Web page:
ZURICH (Reuters Breakingviews) - Bernard Arnault is having regrets about his $16 billion jewellery purchase. But the French tycoon’s attempt to haggle down the pre-pandemic price his LVMH negotiated for Tiffany could backfire. The luxury giant on Wednesday delayed completing its takeover of the U.S. group, blaming iffy French concerns about a trade war with America. Even if Arnault succeeds in getting a lower price, his tactics risk alienating future targets.
The $240 billion owner of Bulgari and Celine’s last-minute attempt to wriggle out of its $135-a-share cash offer for Tiffany is nothing if not creative. LVMH says it cannot complete the planned acquisition by a Nov. 24 deadline because the French foreign ministry requested it delay until Jan. 6, due to threat of U.S. tariffs against French products. Tiffany, which was already annoyed at LVMH’s slow pace in seeking approval from European Union competition authorities, is suing to force LVMH to go ahead on the original terms.
Arnault’s reluctance is understandable. The price tag was already expensive before the pandemic, and the deal terms allow LVMH to walk away if the regulatory process is not completed by Nov. 24. However, the French government’s request, which came in a letter dated Aug. 31, does not appear to be a strict government injunction. And it was only shown to Tiffany in an English translation on Tuesday, suggesting LVMH kept its target in the dark about a crucial development.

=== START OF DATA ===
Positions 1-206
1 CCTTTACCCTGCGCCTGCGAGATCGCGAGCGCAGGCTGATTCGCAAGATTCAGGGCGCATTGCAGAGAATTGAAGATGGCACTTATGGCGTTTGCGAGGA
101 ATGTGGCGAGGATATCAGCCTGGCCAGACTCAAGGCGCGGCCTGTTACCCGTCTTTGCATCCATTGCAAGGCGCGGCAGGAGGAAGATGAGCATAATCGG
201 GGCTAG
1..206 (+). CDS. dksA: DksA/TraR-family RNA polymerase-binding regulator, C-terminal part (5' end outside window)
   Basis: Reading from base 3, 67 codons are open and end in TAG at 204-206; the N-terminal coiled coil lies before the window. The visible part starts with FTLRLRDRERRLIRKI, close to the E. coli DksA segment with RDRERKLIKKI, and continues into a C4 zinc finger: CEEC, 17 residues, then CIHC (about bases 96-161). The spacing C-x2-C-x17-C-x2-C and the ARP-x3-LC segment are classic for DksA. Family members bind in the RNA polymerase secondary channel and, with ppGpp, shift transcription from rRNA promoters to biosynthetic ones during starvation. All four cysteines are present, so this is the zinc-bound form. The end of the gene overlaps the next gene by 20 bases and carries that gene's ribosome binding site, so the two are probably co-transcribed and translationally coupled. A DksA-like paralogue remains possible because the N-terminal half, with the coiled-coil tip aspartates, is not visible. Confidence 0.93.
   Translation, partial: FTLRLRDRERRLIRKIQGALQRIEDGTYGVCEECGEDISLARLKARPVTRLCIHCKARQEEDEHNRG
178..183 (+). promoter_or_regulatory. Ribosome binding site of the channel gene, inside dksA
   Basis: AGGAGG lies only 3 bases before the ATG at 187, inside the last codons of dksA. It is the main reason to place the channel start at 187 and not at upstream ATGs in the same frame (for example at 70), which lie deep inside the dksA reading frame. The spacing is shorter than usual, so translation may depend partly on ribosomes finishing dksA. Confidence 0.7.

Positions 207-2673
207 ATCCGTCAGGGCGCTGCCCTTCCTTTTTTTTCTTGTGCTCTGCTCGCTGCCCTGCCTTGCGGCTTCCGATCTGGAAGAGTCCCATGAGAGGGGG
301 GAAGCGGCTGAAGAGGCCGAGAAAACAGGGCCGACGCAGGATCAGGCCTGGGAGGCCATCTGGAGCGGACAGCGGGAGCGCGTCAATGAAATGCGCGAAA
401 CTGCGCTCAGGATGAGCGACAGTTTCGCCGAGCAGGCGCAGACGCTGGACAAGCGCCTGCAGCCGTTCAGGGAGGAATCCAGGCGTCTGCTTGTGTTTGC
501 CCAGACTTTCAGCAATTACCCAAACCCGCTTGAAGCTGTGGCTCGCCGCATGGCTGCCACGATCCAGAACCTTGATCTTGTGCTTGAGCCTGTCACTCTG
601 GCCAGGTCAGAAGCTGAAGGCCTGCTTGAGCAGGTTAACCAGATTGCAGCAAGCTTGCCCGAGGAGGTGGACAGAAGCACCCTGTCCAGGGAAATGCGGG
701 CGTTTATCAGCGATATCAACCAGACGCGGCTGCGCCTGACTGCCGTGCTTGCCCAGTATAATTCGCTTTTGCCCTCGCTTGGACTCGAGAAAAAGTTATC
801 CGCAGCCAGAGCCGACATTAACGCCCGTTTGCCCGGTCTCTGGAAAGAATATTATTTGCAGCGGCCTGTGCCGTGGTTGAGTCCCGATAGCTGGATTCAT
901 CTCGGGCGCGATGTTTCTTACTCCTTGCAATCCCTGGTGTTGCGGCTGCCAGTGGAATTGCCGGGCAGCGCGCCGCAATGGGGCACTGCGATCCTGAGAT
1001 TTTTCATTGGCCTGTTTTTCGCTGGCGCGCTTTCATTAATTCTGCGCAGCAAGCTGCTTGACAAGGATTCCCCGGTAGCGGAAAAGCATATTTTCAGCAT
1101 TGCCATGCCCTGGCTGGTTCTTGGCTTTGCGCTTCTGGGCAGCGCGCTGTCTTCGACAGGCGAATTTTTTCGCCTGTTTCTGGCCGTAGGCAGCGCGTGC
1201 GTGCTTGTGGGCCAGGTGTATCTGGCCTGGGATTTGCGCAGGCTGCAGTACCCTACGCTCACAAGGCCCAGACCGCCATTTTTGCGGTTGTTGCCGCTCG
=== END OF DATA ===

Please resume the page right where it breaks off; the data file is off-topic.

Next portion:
The French group may still have the upper hand. The outcome of a court case is never certain. Shareholders may pressure the U.S. company to accept a lower price, rather than risk the deal falling through and returning its shares to their pre-bid level of below $100. Tiffany shares were down 10% at around $110 on Wednesday morning in New York, suggesting that investors think a deal is still possible.
Yet even if Arnault secures a discount, his reputation as a reliable buyer will take a knock. LVMH’s expansion depends in part on his ability to persuade fashion houses and luxury entrepreneurs that the French company will be a responsible custodian of their brands. The tycoon has already ruffled feathers with his failed hostile attempt to take control of rival Hermes International. The Tiffany saga will only make smaller rivals like Moncler or family-controlled Prada more wary of Arnault’s embrace.
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